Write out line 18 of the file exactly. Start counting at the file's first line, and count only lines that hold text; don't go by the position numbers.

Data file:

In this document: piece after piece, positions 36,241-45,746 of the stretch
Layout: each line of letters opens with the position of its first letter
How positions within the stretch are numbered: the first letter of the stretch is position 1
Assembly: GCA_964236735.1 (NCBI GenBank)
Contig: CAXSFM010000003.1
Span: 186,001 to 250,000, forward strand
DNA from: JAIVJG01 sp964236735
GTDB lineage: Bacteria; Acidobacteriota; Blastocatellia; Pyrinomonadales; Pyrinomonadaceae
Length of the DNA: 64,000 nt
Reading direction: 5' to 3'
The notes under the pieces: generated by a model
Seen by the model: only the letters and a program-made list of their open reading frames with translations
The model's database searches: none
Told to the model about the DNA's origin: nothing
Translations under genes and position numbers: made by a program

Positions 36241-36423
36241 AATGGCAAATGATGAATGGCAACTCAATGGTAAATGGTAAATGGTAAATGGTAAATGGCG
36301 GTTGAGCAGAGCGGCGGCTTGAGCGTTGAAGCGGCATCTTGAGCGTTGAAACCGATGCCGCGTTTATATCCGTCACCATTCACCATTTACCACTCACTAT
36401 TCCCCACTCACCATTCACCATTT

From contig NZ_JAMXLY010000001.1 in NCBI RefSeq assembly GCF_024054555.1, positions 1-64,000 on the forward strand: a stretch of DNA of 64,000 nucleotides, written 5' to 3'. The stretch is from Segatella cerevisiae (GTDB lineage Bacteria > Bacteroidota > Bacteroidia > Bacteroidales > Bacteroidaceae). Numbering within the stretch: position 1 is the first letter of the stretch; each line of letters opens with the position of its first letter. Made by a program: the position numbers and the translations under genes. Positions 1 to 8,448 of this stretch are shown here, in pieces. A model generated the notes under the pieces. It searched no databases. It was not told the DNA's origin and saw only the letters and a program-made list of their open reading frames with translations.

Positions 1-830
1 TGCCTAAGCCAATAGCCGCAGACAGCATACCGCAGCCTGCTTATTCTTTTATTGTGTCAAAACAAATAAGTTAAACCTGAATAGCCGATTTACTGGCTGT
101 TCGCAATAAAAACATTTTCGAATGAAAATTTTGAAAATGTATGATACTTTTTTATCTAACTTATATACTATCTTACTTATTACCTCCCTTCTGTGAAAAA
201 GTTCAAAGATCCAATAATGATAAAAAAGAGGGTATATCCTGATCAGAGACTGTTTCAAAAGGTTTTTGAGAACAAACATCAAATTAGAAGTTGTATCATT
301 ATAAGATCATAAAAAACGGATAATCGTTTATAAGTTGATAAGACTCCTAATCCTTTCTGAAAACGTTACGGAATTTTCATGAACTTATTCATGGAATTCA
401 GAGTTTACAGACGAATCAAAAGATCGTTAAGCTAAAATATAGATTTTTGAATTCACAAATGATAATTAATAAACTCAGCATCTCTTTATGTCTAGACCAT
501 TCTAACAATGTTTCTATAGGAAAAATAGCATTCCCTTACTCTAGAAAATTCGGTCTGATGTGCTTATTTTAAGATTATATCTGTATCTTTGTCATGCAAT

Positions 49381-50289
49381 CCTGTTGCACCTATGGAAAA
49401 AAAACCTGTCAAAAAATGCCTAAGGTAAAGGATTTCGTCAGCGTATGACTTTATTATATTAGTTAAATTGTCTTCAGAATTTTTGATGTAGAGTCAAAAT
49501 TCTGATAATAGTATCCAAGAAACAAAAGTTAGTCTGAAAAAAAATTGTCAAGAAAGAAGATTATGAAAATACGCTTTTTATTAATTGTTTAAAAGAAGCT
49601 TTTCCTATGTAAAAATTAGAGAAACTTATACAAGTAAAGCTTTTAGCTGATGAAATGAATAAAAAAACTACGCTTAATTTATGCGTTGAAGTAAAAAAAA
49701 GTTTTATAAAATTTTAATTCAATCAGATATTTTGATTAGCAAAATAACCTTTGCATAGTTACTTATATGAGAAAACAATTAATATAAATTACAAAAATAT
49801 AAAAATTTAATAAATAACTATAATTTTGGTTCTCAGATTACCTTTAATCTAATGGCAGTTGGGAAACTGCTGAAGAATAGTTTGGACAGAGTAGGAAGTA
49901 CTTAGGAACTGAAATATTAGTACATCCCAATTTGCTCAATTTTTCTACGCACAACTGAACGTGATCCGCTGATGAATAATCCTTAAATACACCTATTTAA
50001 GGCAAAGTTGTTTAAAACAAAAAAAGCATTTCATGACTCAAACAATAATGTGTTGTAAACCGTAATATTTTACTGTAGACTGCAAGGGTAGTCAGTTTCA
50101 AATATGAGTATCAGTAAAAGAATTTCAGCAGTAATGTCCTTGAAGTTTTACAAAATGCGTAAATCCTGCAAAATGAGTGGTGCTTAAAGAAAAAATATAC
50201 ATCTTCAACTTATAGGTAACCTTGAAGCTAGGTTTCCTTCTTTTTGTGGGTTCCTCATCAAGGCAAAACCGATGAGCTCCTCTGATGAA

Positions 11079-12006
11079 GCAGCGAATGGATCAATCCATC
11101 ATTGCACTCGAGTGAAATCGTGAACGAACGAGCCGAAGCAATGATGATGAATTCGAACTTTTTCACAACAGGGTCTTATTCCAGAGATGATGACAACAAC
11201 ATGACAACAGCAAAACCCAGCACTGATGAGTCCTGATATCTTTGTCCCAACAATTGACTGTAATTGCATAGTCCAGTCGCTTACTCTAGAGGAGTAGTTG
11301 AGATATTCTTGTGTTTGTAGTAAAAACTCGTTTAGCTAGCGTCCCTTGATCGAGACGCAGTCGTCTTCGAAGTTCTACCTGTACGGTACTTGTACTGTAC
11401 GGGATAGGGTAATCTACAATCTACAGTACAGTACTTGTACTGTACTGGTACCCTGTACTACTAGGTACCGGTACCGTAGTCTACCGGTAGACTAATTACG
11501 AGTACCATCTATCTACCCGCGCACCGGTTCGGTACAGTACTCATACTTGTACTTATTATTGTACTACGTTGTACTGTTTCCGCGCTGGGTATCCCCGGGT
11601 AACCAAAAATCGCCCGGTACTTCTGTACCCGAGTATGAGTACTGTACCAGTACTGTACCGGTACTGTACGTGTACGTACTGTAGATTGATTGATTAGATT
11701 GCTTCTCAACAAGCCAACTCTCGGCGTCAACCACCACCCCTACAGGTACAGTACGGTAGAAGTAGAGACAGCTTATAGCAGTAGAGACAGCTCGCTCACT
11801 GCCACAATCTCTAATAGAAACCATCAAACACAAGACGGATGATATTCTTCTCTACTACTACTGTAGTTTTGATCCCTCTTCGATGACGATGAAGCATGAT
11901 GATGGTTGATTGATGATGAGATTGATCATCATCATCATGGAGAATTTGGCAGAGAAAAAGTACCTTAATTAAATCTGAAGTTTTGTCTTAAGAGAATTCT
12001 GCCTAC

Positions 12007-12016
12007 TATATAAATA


36301 GTTGAGCAGAGCGGCGGCTTGAGCGTTGAAGCGGCATCTTGAGCGTTGAAACCGATGCCGCGTTTATATCCGTCACCATTCACCATTTACCACTCACTAT